Everything is cut and dry Day and night, earth and sky Somehow I just don’t believe it
Runaway train never going back Wrong way on a one way track Seems like I should be getting somewhere Somehow I’m neither here nor there
Bought a ticket for a runaway train Like a madman laughing at the rain Little out of touch, little insane Just easier than dealing with the pain
Runaway train never coming back Wrong way on a one way track Seems like I should be getting somewhere Somehow I’m neither here nor there
Runaway train never coming back Runaway train tearing up the track Runaway train burning in my veins Runaway but it always seems the same
Born Lesley Sue Goldstein in 1946, Lesley Gore burst onto the music scene in the 1960s — before the Women’s Liberation Movement — when she was a junior in high school, with songs that were considered “feminist” before any of us knew what that word actually meant. Her songs especially affected me since, by age 5, I’d sworn never to marry, and, by age 6, decided that I was going to be a writer. My family mostly mocked me, but they also punished me. They continually claimed that women had only one option in life: to marry, have children, keep house, cook, do laundry, have more children.
None of the women in my family ever had jobs, and few even graduated from high school. (My own mother didn’t finish 7th grade, giving birth to me at age 12). So when I was 7 and heard Lesley Gore singing “It’s My Party,” claiming that she could cry if she wanted to, I thought she was the coolest thing on the planet. When that song was followed by “It’s Judy’s Turn to Cry” — Judy having been the vixen who’d stolen the singer’s boyfriend in the previous song — I saw it as an affirmation that things would work out the way you wanted them to — even if you were only 7 years old — but only if you listened to yourself and not to other people.
But the “anthem” that changed my young life and made Lesley my hero was “You Don’t Own Me.” I played the 45 record on my small phonograph so often, my mother threatened to throw them both out the bedroom window. I went around humming that song constantly. When my parents did bad things to me, I told them, “You don’t own me.” Sure, I got punished for it, but I kept on saying it anyway.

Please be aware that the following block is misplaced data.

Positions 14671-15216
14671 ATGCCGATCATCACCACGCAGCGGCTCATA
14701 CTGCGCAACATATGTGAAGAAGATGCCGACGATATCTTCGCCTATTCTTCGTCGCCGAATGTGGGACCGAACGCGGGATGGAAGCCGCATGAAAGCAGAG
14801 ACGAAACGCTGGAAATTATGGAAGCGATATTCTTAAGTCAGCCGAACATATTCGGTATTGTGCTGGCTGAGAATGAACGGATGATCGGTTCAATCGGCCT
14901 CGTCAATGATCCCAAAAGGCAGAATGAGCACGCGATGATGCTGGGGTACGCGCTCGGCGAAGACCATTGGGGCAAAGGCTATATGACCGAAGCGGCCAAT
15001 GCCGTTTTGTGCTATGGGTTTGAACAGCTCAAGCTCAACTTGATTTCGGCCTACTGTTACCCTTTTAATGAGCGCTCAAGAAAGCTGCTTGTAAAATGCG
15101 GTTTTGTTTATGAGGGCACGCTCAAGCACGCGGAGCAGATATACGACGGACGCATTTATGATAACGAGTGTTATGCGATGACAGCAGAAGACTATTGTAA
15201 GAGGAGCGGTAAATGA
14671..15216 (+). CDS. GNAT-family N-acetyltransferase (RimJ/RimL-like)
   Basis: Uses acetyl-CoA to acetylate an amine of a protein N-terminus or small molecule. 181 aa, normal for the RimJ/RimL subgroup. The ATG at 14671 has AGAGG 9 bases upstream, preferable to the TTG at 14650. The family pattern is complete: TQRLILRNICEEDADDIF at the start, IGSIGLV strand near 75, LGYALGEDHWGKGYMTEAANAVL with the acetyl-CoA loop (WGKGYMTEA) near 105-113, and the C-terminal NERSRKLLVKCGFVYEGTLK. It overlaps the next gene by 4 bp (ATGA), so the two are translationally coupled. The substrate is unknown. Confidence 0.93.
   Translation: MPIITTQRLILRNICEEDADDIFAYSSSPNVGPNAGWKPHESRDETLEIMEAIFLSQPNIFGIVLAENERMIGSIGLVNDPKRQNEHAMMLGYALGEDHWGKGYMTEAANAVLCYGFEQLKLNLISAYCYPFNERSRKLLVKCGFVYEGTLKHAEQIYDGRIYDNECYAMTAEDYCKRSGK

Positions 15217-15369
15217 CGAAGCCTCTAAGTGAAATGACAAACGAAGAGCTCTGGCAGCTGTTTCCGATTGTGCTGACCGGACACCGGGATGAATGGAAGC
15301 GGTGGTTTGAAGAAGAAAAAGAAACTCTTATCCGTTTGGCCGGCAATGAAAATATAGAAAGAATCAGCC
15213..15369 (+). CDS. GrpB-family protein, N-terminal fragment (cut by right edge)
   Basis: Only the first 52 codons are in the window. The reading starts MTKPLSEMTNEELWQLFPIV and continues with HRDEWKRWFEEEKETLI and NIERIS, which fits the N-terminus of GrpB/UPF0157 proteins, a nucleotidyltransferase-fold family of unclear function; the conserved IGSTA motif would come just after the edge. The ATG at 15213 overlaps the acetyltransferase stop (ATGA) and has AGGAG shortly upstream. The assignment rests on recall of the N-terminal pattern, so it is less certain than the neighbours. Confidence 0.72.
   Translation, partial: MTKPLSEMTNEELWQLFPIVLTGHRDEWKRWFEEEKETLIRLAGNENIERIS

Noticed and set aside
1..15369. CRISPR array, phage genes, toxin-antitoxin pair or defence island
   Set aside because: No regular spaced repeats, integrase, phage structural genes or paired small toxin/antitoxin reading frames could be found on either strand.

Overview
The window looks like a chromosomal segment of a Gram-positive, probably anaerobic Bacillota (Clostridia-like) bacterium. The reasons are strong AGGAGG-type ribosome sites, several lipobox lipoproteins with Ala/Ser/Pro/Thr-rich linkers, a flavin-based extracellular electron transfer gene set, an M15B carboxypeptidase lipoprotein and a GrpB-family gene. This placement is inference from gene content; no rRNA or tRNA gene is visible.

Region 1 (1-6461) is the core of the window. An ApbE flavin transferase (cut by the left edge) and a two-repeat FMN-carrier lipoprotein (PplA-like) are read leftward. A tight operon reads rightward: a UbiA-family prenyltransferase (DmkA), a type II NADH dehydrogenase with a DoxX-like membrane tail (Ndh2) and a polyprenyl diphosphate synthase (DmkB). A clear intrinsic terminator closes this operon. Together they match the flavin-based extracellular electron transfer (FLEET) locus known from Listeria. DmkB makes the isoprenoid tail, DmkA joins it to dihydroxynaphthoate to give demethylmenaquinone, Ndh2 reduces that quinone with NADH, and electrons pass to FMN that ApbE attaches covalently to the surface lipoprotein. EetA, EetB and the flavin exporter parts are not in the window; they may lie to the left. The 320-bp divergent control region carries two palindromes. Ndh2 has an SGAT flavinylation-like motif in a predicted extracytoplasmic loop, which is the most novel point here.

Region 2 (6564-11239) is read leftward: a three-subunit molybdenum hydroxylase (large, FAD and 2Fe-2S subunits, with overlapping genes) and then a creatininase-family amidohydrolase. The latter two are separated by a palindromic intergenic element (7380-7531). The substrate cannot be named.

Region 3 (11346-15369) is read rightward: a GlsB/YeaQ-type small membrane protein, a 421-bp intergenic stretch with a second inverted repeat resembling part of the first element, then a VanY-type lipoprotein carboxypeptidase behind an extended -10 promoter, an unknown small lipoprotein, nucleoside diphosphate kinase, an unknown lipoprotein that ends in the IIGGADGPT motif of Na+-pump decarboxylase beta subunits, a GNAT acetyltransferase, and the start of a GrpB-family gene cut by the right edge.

I planned to grow up and be just like Lesley Gore, which, at the time I was 7, meant I was going to have my own career and never be married, both of which I associated with independence and freedom. Of course, I had no idea that Lesley herself would never marry — instead being in a monogamous relationship with her partner Lois Sasson for decades. I just associated my refusal to ever marry with maintaining control over my own life — and my body — and to making my own career decisions.
Lesley Gore 1946-2015
I was strengthened in my own resolve to live my life as I wanted, and not as others claimed I must, because Lesley gave me permission not to do what others kept telling me I had to do when she sang “It’s my party and I’ll cry if I want to.” I believed things would turn out the way they were supposed to because the girl who’d originally caused Lesley to cry by stealing her boyfriend got “payback” when it was “Judy’s turn to cry,” so I believed in receiving justice — eventually. And “You Don’t Own Me” became my personal anthem because Lesley Gore let the rest of us women — and little girls — know that we could stand up to men — and parents — and say “No.”